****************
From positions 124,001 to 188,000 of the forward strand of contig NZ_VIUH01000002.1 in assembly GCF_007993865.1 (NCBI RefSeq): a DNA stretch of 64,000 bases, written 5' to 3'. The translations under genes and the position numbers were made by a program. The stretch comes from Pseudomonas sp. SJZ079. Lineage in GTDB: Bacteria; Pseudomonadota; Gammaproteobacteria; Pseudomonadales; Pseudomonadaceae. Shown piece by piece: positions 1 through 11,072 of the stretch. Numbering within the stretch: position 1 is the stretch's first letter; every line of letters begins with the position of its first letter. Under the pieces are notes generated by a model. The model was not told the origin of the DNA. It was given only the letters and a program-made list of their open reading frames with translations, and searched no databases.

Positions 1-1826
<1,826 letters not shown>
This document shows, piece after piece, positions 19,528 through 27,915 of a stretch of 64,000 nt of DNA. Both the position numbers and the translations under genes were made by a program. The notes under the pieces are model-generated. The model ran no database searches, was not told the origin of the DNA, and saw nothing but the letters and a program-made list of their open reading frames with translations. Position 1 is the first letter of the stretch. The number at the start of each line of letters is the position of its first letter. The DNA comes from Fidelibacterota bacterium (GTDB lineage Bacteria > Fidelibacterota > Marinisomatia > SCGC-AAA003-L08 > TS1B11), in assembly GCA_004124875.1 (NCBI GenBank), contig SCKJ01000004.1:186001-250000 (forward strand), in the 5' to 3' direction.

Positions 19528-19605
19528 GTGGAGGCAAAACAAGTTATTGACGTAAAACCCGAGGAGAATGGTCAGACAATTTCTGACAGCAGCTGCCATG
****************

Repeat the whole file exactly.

From positions 124,001 to 188,000 of the forward strand of contig NZ_VIUH01000002.1 in assembly GCF_007993865.1 (NCBI RefSeq): a DNA stretch of 64,000 bases, written 5' to 3'. The translations under genes and the position numbers were made by a program. The stretch comes from Pseudomonas sp. SJZ079. Lineage in GTDB: Bacteria; Pseudomonadota; Gammaproteobacteria; Pseudomonadales; Pseudomonadaceae. Shown piece by piece: positions 1 through 11,072 of the stretch. Numbering within the stretch: position 1 is the stretch's first letter; every line of letters begins with the position of its first letter. Under the pieces are notes generated by a model. The model was not told the origin of the DNA. It was given only the letters and a program-made list of their open reading frames with translations, and searched no databases.

Positions 1-1826
<1,826 letters not shown>
This document shows, piece after piece, positions 19,528 through 27,915 of a stretch of 64,000 nt of DNA. Both the position numbers and the translations under genes were made by a program. The notes under the pieces are model-generated. The model ran no database searches, was not told the origin of the DNA, and saw nothing but the letters and a program-made list of their open reading frames with translations. Position 1 is the first letter of the stretch. The number at the start of each line of letters is the position of its first letter. The DNA comes from Fidelibacterota bacterium (GTDB lineage Bacteria > Fidelibacterota > Marinisomatia > SCGC-AAA003-L08 > TS1B11), in assembly GCA_004124875.1 (NCBI GenBank), contig SCKJ01000004.1:186001-250000 (forward strand), in the 5' to 3' direction.

Positions 19528-19605
19528 GTGGAGGCAAAACAAGTTATTGACGTAAAACCCGAGGAGAATGGTCAGACAATTTCTGACAGCAGCTGCCATG